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Growth factor and ultrasound-assisted bioreactor synergism for human mesenchymal stem cell chondrogenesis.

Guha Thakurta S, Budhiraja G, Subramanian A - J Tissue Eng (2015)

Bottom Line: Expression of miR-145 was used as a metric to qualitatively assess the efficacy of human mesenchymal stem cell conversion.The combination of growth factor and ultrasound stimulation (group 3) resulted in enhanced COL2A1, SOX-9, and ACAN protein expression when compared to growth factor alone (group 2).No COL10A1 protein expression was noted.

View Article: PubMed Central - PubMed

Affiliation: Chemical & Biomolecular Engineering, University of Nebraska-Lincoln, Lincoln, NE, USA.

ABSTRACT
Ultrasound at 5.0 MHz was noted to be chondro-inductive, with improved SOX-9 gene and COL2A1 protein expression in constructs that allowed for cell-to-cell contact. To achieve tissue-engineered cartilage using macroporous scaffolds, it is hypothesized that a combination of ultrasound at 5.0 MHz and transforming growth factor-β3 induces human mesenchymal stem cell differentiation to chondrocytes. Expression of miR-145 was used as a metric to qualitatively assess the efficacy of human mesenchymal stem cell conversion. Our results suggest that in group 1 (no transforming growth factor-β3, no ultrasound), as anticipated, human mesenchymal stem cells were not efficiently differentiated into chondrocytes, judging by the lack of decrease in the level of miR-145 expression. Human mesenchymal stem cells differentiated into chondrocytes in group 2 (transforming growth factor-β3, no ultrasound) and group 3 (transforming growth factor-β3, ultrasound) with group 3 having a 2-fold lower miR-145 when compared to group 2 at day 7, indicating a higher conversion to chondrocytes. Transforming growth factor-β3-induced chondrogenesis with and without ultrasound stimulation for 14 days in the ultrasound-assisted bioreactor was compared and followed by additional culture in the absence of growth factors. The combination of growth factor and ultrasound stimulation (group 3) resulted in enhanced COL2A1, SOX-9, and ACAN protein expression when compared to growth factor alone (group 2). No COL10A1 protein expression was noted. Enhanced cell proliferation and glycosaminoglycan deposition was noted with the combination of growth factor and ultrasound stimulation. These results suggest that ultrasound at 5.0 MHz could be used to induce chondrogenic differentiation of mesenchymal stem cells for cartilage tissue engineering.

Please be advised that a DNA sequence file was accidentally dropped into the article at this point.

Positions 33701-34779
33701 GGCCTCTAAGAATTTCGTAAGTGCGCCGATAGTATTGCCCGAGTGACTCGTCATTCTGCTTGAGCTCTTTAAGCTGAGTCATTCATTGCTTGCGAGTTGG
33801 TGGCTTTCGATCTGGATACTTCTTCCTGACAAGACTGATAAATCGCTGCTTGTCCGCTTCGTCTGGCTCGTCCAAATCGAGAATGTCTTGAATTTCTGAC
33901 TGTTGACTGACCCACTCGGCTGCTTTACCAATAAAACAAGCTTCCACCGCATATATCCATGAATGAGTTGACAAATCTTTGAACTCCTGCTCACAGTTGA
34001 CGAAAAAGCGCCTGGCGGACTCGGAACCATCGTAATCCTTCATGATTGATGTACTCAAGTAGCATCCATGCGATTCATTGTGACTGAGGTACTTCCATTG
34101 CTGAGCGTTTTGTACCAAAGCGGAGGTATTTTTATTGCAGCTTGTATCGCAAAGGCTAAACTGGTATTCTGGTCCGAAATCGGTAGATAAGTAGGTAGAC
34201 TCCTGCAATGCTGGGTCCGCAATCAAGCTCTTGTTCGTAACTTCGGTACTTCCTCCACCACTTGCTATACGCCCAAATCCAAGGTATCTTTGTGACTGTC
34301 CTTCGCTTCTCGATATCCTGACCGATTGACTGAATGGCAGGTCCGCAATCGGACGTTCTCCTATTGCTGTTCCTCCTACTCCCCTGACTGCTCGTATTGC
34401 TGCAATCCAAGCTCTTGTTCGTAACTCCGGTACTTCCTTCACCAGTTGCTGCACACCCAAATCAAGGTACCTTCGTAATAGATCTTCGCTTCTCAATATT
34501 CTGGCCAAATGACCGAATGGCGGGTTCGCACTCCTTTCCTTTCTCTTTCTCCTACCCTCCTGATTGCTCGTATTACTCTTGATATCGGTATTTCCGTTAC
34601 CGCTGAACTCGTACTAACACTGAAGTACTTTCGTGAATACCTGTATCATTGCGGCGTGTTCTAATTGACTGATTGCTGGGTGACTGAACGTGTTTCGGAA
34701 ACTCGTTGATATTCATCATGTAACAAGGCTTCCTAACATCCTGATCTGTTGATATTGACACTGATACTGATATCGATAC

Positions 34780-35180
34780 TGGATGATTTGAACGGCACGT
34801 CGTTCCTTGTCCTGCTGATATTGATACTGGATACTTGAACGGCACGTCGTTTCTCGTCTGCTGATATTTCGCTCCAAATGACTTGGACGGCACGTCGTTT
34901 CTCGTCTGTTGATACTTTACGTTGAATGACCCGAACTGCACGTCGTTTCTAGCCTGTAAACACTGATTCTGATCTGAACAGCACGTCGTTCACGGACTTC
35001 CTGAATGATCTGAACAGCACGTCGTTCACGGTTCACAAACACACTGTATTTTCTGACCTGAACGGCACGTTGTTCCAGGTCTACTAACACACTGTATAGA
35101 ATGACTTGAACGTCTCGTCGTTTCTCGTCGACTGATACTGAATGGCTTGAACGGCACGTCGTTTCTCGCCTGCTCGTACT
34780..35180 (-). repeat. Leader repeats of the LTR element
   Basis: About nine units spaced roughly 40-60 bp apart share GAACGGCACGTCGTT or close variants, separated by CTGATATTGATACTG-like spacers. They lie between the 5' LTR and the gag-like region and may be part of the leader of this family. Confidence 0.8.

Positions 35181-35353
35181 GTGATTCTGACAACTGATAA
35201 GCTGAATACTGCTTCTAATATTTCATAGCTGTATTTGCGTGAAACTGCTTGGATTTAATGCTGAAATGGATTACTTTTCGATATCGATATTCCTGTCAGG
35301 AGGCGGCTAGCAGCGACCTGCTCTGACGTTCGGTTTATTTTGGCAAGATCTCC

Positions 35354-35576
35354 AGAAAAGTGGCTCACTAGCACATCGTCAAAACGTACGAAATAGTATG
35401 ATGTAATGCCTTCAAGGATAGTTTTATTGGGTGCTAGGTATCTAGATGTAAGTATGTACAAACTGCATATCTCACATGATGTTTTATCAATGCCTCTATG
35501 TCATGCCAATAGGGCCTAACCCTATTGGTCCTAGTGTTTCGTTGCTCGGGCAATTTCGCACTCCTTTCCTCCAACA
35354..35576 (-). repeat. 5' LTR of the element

No MeSH data available.


Related in: MedlinePlus

(a) Enhancement of hMSC proliferation using US. MSCs were grown on glass coverslips for 4 days in M2 medium with and without US (14 kPa; 3 min; 1, 2, or 4 times/day). Cells were fixed and stained for Ki67 (mitosis marker) and Hoechst (nuclear marker). Five pictures were randomly taken on three coverslips per condition (n = 15), and Ki67 and Hoechst positive cells were counted using ImageJ™. Data were expressed as percent Ki67 positive. (b) hMSC proliferation is increased with US application. hMSC-seeded scaffolds were cultured in CDM for 14 days and in M3 media for another 7 days in the US-assisted bioreactor according to the culture conditions outlined in Table 2. dsDNA was assayed by Picogreen assay. Data were presented as average ± standard deviation (n = 5–8 constructs). Statistically significant data were accounted with respect to respective control and shown as *p < 0.05, **p < 0.01, and ***p < 0.001.
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fig3-2041731414566529: (a) Enhancement of hMSC proliferation using US. MSCs were grown on glass coverslips for 4 days in M2 medium with and without US (14 kPa; 3 min; 1, 2, or 4 times/day). Cells were fixed and stained for Ki67 (mitosis marker) and Hoechst (nuclear marker). Five pictures were randomly taken on three coverslips per condition (n = 15), and Ki67 and Hoechst positive cells were counted using ImageJ™. Data were expressed as percent Ki67 positive. (b) hMSC proliferation is increased with US application. hMSC-seeded scaffolds were cultured in CDM for 14 days and in M3 media for another 7 days in the US-assisted bioreactor according to the culture conditions outlined in Table 2. dsDNA was assayed by Picogreen assay. Data were presented as average ± standard deviation (n = 5–8 constructs). Statistically significant data were accounted with respect to respective control and shown as *p < 0.05, **p < 0.01, and ***p < 0.001.